Monday, December 12, 2011

The Black Marble by Joseph Wambaugh 1978 and a Memory

I have been given a few bags of books (love getting books, don't you?) and looking through them discovered a few that I had read and several new ones which is always good news. One book in particular jumped out at me, as I picked it up a memory shot into my head and lingered long enough to create a few chuckles and that day is still as clear now as it was then, yikes must be a good 20 years ago now.

Choose a deserted beach, my DH and I were in Agadir, Morocco where beaches seem to go on forever. Along with a simple packed lunch, a few cold beers and ready to settle in for the day  just soaking up the sun, relaxing with great company and a great book, in my case this was The Black Marble (Joseph Wambaugh). I had been itching to read this for ages but my DH got to it first and kept given me occasional snippets from it. Finally by mid-afternoon  he finished and handed it over, immediately I got comfortable (that was the days when I could lie and read on my stomach.) Page 25, I am engrossed and was reading the following passage. “Then he looked at Mavis, fifty-one years old going on sixty. Skin like sizzling pancake batter, two eye jobs already. Hair dyed the colour of puppy shit, with”..............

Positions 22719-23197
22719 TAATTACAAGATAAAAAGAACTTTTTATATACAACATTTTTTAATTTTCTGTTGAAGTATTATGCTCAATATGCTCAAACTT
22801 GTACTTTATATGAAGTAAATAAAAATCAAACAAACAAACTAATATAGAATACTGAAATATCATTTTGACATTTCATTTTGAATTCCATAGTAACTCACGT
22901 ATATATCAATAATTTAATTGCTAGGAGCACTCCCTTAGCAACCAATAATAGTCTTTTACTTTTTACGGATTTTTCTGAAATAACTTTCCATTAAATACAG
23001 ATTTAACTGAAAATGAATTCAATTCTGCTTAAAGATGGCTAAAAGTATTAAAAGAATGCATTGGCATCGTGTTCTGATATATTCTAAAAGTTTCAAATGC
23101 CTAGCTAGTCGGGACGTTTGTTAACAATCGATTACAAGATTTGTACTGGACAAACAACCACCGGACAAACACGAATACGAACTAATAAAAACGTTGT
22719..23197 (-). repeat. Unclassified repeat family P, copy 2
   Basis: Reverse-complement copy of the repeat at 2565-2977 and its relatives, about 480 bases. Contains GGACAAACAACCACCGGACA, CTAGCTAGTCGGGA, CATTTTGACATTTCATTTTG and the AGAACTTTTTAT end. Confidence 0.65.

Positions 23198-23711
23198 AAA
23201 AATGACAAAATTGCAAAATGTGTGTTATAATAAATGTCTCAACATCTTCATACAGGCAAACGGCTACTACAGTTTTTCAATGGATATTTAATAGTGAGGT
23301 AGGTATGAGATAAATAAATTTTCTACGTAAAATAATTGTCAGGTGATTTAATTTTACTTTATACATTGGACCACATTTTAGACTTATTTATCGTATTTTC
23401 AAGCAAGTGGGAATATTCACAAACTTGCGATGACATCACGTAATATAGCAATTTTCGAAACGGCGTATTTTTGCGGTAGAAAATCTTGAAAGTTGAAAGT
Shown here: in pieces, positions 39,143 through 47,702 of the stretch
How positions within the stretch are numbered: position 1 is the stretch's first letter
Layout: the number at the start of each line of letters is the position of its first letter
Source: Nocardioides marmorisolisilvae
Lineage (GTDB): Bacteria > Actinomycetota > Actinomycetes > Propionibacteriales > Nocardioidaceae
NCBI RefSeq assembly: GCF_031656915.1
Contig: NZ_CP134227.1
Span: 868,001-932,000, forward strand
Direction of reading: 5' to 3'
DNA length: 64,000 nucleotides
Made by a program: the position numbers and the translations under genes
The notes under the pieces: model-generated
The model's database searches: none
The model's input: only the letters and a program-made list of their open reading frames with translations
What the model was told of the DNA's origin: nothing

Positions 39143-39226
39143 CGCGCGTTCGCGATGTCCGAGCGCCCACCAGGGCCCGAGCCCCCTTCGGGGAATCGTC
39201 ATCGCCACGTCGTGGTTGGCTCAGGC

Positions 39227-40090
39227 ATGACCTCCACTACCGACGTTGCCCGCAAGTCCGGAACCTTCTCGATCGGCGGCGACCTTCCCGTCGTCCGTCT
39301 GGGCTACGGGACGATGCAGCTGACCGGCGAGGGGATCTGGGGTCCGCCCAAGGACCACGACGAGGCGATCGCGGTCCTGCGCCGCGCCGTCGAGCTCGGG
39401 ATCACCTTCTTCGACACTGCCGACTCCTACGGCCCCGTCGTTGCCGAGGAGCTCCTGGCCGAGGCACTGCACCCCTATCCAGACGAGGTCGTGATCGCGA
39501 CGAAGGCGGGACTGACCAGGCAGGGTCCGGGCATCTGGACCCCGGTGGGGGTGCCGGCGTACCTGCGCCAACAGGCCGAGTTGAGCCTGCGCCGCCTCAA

And then, I along with DH were drenched in a wave that took us both by total surprise along with our clothes, towels, and everything else that was lying around! The one thing the wave never got was my book as I refused to let it go even when the wave came for us a second time and by this stage it was turning back into a lump of wood. I ran up to a dry spot, placed the book on a stone and then spent the next 20 minutes collecting all our stuff which was floating willy nilly.
For the next two days I managed to read and finish my book by peeling off  each page, scraping of the sand  and keeping one eye on the waves.
I think I might just have to read it again, but a sandless one this time. If your looking for something funny and moving, caustic and sometimes savage, realistic and occasionaly tragic, all very skilfully woven into a novel that is as human as it is dramatic.
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